A new start

Hello…Shake of the hand…Looking back…Understanding…Looking forwardsenses

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Hello To All…It’s Been A Long Start To The Year


            Hello friends, fellow writers, lost souls, and singing troubadours. If anyone is still looking over my blog, I apologize for the lack of input on my part…but—I do have a reason for my absence. The fault is all mine. No one but me feels the tragedy. The scars will never show themselves to the sun because they burry their arms deep within the thin skin of my eyelids. My enemy has finally laid itself to rest for now so that I can return to the ‘normal’ and give away the thoughts that feed within. I hope everyone is well and I look forward to reading every word you have written. So much time has been lost—Manic-Depression can be so cruel. The last three months in the VA Hospital have been grueling, exhausting, draining, and yet somehow defining. Here’s to writing what you know, writing what you want, writing how you feel, and writing just to write…

Write Fearlessly

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Simply Quoting


\ bawr-buh-RIG-muhs \  , noun;

1. a rumbling or gurgling sound caused by the movement of gas in the intestines.


“The stertorous borborygmus  of the dyspeptic Carlyle!” declaimed Willie Weaver, and beamed through his spectacles. The mot, he flattered himself, could hardly have been more exquisitely juste.

— Aldous Huxley, Point Counter Point , 1928

Then her stomach grumbled and spoiled the silence. Quickly, Patsy pressed her hand against her complaining belly, and hoped that Ray had not heard it. “Suffering from borborygmus , I hear,” Ray dead-panned dryly.

— Bonnie Gardner, Sergeant Darling , 2005


Borborygmus  comes from the Greek word borborygmós  which meant “intestinal rumbling.”

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Simply Quoting

Those who dream by day are cognizant of many things that escape those who dream only at night.

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Word of the Every Other Day


\ dih-KANt \  , verb;

1. to pour (a liquid) from one container to another.

2. to pour (wine or other liquid) gently so as not to disturb the sediment.


One of Enzo’s jobs was to decant  the cloudy green-gold liquid into smaller vessels for use in the kitchen.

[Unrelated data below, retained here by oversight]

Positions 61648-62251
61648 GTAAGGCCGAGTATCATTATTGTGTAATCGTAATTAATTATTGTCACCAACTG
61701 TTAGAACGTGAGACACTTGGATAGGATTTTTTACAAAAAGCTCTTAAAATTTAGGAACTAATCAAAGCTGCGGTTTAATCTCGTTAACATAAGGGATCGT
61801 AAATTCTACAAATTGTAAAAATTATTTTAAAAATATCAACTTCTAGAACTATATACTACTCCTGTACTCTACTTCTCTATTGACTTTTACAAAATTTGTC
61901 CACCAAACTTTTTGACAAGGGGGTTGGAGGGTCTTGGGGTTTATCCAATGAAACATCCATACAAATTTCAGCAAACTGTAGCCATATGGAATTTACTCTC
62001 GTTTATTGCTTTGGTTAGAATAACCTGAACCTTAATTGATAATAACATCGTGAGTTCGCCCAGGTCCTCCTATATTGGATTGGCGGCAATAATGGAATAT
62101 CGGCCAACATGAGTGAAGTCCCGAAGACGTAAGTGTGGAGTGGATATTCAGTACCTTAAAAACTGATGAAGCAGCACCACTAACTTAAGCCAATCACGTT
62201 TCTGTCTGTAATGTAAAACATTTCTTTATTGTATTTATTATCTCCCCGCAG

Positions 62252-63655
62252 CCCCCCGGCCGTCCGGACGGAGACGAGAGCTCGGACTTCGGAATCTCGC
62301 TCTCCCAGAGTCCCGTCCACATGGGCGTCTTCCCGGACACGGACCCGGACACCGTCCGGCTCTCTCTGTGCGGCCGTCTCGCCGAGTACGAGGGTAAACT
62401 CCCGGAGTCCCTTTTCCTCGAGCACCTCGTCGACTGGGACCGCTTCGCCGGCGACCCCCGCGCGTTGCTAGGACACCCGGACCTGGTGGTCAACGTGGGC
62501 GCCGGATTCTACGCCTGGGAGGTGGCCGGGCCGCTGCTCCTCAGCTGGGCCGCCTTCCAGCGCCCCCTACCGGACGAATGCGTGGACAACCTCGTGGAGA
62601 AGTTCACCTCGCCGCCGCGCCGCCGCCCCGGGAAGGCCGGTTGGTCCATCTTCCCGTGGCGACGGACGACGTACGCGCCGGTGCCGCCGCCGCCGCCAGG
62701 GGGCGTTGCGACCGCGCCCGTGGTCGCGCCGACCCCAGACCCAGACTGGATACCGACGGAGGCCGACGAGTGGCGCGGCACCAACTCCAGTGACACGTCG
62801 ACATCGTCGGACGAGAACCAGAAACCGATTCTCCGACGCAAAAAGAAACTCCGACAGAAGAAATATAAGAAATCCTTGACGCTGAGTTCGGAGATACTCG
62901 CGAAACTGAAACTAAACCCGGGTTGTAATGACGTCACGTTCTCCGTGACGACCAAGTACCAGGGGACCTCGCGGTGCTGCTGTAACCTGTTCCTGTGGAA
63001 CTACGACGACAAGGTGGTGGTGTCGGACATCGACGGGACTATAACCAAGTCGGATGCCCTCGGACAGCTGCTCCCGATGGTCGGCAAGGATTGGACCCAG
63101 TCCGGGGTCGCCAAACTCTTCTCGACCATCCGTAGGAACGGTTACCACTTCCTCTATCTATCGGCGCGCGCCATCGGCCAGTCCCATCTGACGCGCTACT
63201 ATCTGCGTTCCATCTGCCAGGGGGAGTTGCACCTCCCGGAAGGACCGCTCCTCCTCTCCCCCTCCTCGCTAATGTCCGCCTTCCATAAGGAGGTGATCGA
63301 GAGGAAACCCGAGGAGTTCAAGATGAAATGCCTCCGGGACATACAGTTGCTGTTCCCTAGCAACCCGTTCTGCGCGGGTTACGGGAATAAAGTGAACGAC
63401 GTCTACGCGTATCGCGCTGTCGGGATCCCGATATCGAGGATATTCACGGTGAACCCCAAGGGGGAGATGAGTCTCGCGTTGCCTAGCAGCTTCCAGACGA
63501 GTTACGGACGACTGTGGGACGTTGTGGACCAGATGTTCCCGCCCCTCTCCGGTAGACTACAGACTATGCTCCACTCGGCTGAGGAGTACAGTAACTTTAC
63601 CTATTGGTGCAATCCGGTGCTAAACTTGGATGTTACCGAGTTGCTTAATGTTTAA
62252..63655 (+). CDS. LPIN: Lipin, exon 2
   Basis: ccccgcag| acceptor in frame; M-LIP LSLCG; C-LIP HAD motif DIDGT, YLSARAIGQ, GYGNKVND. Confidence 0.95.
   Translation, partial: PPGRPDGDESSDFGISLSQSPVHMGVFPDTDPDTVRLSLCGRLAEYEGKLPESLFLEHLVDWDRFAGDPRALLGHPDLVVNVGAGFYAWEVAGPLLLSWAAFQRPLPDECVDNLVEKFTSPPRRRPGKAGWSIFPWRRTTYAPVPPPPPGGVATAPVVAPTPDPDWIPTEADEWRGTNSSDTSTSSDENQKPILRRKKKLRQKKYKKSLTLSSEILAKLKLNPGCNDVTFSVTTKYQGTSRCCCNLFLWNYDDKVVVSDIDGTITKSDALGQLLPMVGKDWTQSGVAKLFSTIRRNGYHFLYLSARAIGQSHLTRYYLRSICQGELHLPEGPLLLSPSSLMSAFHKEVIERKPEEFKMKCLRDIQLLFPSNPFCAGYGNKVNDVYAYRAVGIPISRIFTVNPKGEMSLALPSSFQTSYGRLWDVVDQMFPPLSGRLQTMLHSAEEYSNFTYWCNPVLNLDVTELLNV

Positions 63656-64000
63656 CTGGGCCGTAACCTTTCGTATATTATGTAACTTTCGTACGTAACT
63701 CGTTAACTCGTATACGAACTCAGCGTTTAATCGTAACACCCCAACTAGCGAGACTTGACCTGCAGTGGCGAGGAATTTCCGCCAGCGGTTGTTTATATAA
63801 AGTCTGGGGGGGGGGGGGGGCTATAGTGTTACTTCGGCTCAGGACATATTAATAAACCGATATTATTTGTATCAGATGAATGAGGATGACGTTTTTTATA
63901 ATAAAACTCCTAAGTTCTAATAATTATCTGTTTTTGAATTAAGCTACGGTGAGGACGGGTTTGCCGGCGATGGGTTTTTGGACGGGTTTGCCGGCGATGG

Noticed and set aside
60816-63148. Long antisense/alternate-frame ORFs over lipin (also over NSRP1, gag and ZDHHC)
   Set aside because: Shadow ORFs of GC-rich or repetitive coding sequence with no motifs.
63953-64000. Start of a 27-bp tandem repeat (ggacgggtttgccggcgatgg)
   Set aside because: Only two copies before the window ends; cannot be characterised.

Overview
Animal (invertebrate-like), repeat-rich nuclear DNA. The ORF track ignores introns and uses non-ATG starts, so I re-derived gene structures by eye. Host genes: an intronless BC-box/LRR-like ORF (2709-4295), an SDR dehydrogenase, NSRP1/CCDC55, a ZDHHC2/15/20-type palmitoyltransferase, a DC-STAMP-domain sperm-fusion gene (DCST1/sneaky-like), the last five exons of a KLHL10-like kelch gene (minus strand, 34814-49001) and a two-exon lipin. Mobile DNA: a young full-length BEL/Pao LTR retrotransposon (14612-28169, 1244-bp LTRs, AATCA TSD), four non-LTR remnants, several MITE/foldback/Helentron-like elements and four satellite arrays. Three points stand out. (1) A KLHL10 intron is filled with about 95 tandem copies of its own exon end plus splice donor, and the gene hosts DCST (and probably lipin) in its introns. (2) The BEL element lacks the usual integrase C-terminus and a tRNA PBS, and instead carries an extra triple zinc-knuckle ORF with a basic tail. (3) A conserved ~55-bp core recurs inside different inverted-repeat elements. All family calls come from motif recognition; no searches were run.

— Nicky Pellegrino, The Villa Girls , 2011

They stood shivering in the narrow hallway, waiting for their turn to come forward and wash. Rosa would decant  some of the cold water she had fetched from the well into a big tub.

— Steve Sem-Sandberg, The Emperor of Lies , 2011



Decant  originally comes from the Latin word canth  meaning “spout, rim of a vessel.” One of the many meanings of the prefix de-  is “removal.”

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Can’t I decide in a solitary tone

I relentlessly leave myself dormant at home

Wanting to cocoon these terraced memories

Aimlessly lost in certain invisibilities

Stirring to sway off this pivotal sensation

A controlling and painful rationalization

Ones who have arisen—ones who have stayed

Not just me—you as well have paid

Windows embraced by my own obscurity

Leaving me to my repentance and anonymity

I truly want a revolution of the mind

An expulsion of suspicion—the absence of time

There seems to ever rise my broken capacities

These ceaseless callous certain invisibilities

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Word of the Every Other Day


\yawp, yahp\

1. to utter a loud, harsh cry; to yelp, squawk, or bawl.

2. Slang. to talk noisily and foolishly or complainingly.


1. a harsh cry.

2. Slang. a. raucous or querulous speech. b. a noisy, foolish utterance.

Two weeks while the lawyers were left like hounds to yawp over what counted as admissible evidence and what was mere gambit and divide, desperate countermeasures. — Edie Meidav, Crawl Space, 2006

You don’t yawp to God. Bach doesn’t yawp to God — Marc Estrin, Golem Song, 2006

I too am not a bit tamed, I too am untranslatable, I sound my barbaric yawp over the roofs of the world. — Walt Whitman, Song of Myself, 1891

Yawp is a very old English word. It entered English in the 1300s and comes from the Middle English word yolpen. It is related to the word yelp. Walt Whitman popularized the noun sense of the word in his book Song of Myself.

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